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Dominion’s Weak Case Against Fox (by William Barr)

Hey, Dominion would like a free holiday at Fox's expense and Fox's competitors whose ratings have tanked since the Trump era, can't compete fair and square so they pile on, distorting the truth.

BTW, I'm no huge fan of Fox, but Dominion's suit is a joke.

Dominion’s Weak Case Against Fox

Victory for the plaintiff would severely weaken the First Amendment protection all news media enjoy.

By William P. Barr, WSJ

March 23, 2023 6:27 pm ET

The mainstream press has reacted predictably in recent weeks after Fox News’s internal communications and witness depositions were disclosed in Dominion Voting Systems’ defamation lawsuit against the network. Blinded by resentment at Fox’s success as an alternative media voice, many media organizations offered a distorted narrative—largely parroting Dominion’s spin—that the disclosures doom Fox’s legal defense. Commentators from the New York Times, Washington Post, CNN, MSNBC and other outlets, gleeful at the prospect of a Fox setback, cheer on as the defamation case heads toward a trial date.

But the real significance of the disclosures is exactly the opposite of what these media outlets claim. Two things are clear: First, if the applicable law is faithfully applied, the facts completely upend Dominion’s defamation claim against Fox. The case should be decided in Fox’s favor, if not at the trial stage, then on appeal.

Second, a ruling against Fox would be a major blow to media freedoms generally, subjecting news outlets to the prospect of outsize liability whenever they report on newsworthy allegations that turn out to be false.

Right after the 2020 election, President Trump and his team repeatedly alleged that Dominion machines had been used in a voting-fraud scheme. Although these allegations weren’t substantiated, as attorney general, I couldn’t immediately discount them. Finding the truth required an investigation, which I authorized. Over the next few weeks we found no substantiation or discrepancies, and based on expert assessments I became increasingly convinced the claims against Dominion were unfounded.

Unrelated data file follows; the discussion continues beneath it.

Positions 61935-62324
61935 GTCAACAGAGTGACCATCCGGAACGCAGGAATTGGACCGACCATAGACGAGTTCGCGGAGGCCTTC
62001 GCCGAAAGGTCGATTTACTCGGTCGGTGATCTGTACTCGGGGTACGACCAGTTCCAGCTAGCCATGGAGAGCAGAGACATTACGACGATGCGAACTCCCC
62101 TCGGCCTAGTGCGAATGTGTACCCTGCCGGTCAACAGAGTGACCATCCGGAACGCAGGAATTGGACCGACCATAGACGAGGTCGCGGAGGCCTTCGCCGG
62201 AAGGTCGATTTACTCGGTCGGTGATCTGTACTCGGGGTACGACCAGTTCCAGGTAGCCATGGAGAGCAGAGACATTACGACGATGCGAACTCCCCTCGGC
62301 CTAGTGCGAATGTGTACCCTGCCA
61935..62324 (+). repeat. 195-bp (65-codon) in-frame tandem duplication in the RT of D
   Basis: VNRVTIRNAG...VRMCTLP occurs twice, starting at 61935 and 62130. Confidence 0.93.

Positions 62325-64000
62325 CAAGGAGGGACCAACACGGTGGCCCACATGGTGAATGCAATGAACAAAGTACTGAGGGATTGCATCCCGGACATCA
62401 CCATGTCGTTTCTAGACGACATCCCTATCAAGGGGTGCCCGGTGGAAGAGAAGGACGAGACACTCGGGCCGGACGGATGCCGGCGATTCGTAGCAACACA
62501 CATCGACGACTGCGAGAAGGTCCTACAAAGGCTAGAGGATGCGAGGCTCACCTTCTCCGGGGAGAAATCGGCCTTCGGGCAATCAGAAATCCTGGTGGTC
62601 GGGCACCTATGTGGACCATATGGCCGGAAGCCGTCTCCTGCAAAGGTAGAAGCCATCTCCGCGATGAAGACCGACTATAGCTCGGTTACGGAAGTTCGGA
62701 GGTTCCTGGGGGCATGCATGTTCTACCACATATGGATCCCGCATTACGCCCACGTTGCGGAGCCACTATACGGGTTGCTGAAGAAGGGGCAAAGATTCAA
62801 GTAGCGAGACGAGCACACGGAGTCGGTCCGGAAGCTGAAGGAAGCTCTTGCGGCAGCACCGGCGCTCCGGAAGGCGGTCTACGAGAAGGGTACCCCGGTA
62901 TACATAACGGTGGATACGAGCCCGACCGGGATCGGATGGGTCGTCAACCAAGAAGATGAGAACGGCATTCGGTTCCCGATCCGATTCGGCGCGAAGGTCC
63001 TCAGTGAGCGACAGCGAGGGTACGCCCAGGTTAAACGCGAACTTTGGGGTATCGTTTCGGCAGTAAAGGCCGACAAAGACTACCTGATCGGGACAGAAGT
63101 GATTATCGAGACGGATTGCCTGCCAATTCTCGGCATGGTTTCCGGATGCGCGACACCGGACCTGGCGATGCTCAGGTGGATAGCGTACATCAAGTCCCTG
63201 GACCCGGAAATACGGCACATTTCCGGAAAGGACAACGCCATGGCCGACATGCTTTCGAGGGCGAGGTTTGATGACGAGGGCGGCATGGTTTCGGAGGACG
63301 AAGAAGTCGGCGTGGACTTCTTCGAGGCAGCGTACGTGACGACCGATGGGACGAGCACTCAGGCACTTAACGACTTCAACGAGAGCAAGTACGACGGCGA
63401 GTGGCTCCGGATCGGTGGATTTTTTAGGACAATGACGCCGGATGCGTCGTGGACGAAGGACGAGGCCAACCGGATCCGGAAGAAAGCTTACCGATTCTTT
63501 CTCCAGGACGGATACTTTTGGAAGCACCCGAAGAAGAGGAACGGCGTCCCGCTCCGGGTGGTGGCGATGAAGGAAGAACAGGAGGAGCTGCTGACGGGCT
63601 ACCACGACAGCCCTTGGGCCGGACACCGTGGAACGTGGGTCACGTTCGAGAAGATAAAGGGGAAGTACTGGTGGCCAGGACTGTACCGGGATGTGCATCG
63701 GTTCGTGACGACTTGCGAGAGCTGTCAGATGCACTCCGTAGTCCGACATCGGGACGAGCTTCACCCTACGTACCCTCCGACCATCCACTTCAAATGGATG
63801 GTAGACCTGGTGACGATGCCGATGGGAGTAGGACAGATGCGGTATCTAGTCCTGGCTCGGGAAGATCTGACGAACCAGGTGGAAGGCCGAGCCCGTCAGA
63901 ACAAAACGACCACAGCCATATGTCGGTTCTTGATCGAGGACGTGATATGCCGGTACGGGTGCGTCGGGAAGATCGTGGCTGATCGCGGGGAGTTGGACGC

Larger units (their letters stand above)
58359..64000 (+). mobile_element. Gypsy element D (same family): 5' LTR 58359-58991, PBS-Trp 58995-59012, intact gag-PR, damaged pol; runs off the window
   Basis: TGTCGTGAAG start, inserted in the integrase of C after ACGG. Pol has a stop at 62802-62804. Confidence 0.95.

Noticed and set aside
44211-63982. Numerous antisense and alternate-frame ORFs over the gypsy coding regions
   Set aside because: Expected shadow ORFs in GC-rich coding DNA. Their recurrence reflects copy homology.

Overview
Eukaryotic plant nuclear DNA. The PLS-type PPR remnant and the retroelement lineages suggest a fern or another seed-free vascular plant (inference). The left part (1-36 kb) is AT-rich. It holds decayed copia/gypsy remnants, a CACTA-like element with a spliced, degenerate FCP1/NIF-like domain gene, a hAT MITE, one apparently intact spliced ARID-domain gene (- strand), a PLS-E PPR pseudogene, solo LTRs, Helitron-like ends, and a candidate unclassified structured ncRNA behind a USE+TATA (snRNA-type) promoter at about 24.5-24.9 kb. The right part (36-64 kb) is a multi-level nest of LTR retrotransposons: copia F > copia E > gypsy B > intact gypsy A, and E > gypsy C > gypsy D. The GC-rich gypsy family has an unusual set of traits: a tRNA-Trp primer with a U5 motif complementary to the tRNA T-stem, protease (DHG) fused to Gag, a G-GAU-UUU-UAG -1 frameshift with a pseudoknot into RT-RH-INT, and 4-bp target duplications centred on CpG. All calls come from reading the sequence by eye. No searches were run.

Meanwhile, several Fox News hosts interviewed members of the president’s team—Rudy Giuliani and Sidney Powell chief among them—about their Dominion claims and whether they had evidence to support them. As the record shows, the hosts presented the claims as unproven allegations and didn’t say they were true. Nonetheless, Dominion is suing Fox News for $1.6 billion in damages (20 times Dominion’s 2018 valuation), claiming that in reporting on the Trump team’s allegations, Fox effectively was promoting them as true.

Emotions seem to have gotten the better of the mainstream media’s judgment. The theory advanced by Dominion is profoundly dangerous to the media industry as whole. Memories are very short and imaginations very limited if the left thinks that only Fox would be vulnerable to lawsuits in a world where defamation liability could be incurred for simply reporting allegations made by others. Does anyone remember the endless false claims of “Russian collusion” that dominated the news from the 2016 presidential election through most of the Trump administration; or the false “Iraqgate” claims with which George H.W. Bush was bombarded during his 1992 re-election campaign; or the lurid allegations, which were given wall-to-wall cable news coverage, that Michael Avenatti made during the Senate confirmation of Justice Brett Kavanaugh?

The press can report on these matters without incurring liability for defamation because existing laws give them wide latitude to do so to encourage uninhibited discourse on matters of public concern. The scope of this legal protection is well-settled, and Fox acted well within it for three reasons. First, it isn’t defamatory for journalists to report on newsworthy allegations made by others, even when those allegations turn out to be false. As long as claims are presented only as allegations and not asserted to be true, legal responsibility for any defamatory content rests with those making the allegations, not the news outlet. If you examine the relevant statements by Fox hosts in context, it is clear the company was simply reporting the allegations, not reporting that those allegations were true.